Fisherman’s Friend StrongMan Run, Men’s Running, Aug ’13
Earlier this year I was invited to join the Fisherman’s Friend Team GB at Germany’s Strongman Run on May 1st. The article below is my race report, as published in the August 2013 edition of Men’s Running.
Fisherman’s Friend Strongman Run 2013
When I was invited by a 150 year-old Lancashire company, known for producing ridiculously strong menthol lozenges, to travel to a famous motor racing circuit in Germany and represent ‘Team GB’ in ‘the world’s largest obstacle race,’ I instantly said, ‘yes.’ Who wouldn’t have?
However, should the invite have said, ‘How would you like to be covered in mud and electrocuted in between running, crawling, sliding, climbing, scrambling, wading and swimming through 15 miles of obstacles around two laps of Germany’s Nürburgring, in the company of 12,000 Germans, many of whom will be dressed in Borat mankinis,’ I might have hesitated a bit longer.
History of event
The Fisherman’s Friend Strongman run isn’t well known in the UK, probably because, despite the series taking place in 8 countries across Europe and over 100,000 past participants, it hasn’t yet reached our shores..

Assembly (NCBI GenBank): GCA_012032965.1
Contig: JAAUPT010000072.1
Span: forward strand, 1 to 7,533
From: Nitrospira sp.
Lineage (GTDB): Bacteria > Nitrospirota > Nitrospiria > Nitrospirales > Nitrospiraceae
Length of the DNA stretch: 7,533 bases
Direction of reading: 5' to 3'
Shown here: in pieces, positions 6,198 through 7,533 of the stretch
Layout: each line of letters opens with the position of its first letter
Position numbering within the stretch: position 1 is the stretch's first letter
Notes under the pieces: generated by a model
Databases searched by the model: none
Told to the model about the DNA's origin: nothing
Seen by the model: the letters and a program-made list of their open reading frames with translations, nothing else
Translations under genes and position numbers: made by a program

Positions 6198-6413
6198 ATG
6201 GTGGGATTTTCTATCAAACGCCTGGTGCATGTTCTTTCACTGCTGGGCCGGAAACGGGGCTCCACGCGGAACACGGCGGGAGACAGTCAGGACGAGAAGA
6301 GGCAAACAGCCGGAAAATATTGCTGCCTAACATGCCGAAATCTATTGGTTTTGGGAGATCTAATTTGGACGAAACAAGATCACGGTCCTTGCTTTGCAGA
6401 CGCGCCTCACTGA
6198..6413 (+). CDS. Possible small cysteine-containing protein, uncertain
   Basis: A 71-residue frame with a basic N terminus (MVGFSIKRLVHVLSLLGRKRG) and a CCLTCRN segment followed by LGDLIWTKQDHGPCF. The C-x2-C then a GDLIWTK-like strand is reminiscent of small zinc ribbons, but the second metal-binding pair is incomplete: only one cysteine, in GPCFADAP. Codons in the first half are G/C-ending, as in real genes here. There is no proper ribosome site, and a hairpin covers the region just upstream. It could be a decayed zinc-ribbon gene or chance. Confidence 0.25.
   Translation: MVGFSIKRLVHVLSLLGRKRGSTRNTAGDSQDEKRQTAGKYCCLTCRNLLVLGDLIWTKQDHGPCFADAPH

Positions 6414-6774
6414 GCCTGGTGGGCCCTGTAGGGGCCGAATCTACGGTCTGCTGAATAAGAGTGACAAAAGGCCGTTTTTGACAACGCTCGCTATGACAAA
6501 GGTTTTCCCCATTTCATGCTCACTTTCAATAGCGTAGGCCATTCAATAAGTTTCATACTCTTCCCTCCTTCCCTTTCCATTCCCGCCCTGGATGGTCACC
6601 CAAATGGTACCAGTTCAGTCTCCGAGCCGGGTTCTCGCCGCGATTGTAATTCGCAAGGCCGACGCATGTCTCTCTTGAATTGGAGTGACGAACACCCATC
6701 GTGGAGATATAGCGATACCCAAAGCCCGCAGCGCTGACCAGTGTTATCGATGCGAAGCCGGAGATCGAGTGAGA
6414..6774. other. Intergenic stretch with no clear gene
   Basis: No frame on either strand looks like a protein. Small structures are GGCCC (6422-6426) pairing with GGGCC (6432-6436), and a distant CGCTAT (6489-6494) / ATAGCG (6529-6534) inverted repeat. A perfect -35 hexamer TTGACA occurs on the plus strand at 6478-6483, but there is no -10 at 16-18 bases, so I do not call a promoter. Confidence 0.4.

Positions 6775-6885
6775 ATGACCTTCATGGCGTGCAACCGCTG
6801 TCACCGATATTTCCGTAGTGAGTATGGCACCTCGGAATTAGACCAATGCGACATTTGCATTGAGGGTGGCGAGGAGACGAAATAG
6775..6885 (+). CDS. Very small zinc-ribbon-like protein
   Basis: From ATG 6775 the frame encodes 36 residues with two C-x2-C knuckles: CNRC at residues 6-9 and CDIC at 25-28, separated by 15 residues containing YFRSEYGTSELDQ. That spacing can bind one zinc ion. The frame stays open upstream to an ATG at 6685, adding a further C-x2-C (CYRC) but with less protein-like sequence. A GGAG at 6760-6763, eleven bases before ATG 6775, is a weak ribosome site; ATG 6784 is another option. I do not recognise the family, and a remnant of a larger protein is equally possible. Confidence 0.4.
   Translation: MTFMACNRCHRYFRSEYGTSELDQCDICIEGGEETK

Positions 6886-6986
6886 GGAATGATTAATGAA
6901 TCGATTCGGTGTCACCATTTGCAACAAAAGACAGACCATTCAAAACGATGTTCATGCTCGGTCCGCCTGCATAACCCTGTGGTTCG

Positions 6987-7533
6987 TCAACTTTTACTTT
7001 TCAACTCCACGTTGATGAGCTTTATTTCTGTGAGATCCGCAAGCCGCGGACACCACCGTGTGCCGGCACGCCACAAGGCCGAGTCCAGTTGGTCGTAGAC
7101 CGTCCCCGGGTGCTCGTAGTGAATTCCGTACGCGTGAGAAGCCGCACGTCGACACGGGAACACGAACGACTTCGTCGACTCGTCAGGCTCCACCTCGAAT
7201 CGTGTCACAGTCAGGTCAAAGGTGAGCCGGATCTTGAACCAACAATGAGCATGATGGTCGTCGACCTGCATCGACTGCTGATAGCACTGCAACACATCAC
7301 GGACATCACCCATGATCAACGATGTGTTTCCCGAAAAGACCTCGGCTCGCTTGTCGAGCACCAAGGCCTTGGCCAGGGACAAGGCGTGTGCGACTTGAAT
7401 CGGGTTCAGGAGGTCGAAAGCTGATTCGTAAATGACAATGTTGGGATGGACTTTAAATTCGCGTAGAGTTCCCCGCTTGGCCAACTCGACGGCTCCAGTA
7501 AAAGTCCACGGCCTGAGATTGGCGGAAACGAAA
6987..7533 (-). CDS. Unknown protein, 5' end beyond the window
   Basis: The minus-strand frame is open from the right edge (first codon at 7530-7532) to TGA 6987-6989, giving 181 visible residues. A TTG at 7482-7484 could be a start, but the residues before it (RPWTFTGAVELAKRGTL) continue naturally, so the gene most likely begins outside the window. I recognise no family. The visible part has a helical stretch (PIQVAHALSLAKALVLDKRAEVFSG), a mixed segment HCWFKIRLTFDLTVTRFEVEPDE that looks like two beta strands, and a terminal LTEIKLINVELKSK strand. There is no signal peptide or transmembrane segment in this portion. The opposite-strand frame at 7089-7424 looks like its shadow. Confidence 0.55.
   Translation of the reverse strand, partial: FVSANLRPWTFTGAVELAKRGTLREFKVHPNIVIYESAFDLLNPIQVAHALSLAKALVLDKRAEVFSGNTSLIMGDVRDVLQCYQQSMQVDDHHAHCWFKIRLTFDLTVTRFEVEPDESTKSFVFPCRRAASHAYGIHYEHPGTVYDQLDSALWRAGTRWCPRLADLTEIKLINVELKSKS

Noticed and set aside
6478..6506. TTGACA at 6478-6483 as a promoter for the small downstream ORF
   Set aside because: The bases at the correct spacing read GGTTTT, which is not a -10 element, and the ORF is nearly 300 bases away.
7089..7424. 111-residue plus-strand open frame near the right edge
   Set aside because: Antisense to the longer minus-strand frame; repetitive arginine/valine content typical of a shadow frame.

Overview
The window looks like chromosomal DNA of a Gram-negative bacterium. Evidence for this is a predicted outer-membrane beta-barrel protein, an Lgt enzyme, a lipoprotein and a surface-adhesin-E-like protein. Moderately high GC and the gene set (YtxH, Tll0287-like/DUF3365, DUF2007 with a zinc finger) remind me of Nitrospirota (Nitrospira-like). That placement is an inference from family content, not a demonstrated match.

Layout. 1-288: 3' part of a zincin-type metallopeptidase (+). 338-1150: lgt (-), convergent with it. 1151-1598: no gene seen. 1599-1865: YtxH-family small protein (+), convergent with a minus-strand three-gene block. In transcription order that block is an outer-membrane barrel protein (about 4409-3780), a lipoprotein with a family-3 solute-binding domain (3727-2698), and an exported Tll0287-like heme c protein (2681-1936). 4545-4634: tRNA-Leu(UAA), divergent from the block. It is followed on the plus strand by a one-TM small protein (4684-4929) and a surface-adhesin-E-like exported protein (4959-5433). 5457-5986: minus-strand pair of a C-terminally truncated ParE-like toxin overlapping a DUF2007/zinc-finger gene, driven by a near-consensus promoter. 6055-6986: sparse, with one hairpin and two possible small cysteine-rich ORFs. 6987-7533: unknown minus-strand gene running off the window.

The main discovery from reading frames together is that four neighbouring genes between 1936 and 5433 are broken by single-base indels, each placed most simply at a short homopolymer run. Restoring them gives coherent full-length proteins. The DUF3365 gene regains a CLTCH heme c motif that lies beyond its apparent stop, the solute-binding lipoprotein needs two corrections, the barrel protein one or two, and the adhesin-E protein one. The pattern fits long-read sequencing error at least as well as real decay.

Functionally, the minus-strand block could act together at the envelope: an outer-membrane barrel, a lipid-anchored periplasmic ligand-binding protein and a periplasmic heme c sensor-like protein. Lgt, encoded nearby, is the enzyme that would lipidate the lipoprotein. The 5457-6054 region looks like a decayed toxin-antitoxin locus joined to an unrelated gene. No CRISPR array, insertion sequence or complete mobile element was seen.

Originally designed by Fisherman’s Friend to attract a younger, male audience, the biggest event of the series is the German edition, which first took place in Munster in 2007, before moving in 2011 to its current location at the infamous Nürburgring – “The Green Hell” – as Jackie Stewart famously nicknamed it.
There are two ways to run an obstacle race like the Strongman Run. You either run it with a bunch of mates in fancy dress attire, covering yourself in as much mud as you can in order to get your money’s worth. Or you sprint off at the start as though chasing a bus, determined not to let anyone dressed as a champagne bottle overtake you I compromised by putting on face paint and but deciding to run hard with fellow Team GB member and celebrity personal trainer Stu Amory, a three-time Strongman finisher.
But getting to the front of the 12,000 strong melee is almost as challenging as the event itself, as one fights through the plethora of adrenaline junkies dressed in morph suits, mankinis, cavemen and smurf outfits as well as an alarming number of incredible hulk wannabes, all jostling to get into a good position whilst the obligatory ACDC plays in the background.
At the the first obstacle, we had to leap over bales of hay every 400m as well as negotiate a series of steps l up and down entrances to the spectator stands. Some of the taller/more athletic types could vault the giant hay bails, whilst the more vertically challenged amongst us did a poor impression of a dwarf trying to hurdle whilst wearing flippers. Whatever style we were able to adopt, both the bails and the steps did the same job as ‘sleeping policemen’ in reminding us to slow the f$*k down, as it’s a long way to go.
But a little over two miles in we reached a ‘real obstacle’ forcing us to clamber through a giant foam mud bath. Three sequentially placed deep ditches ensured we got suitably wet and muddy in the process.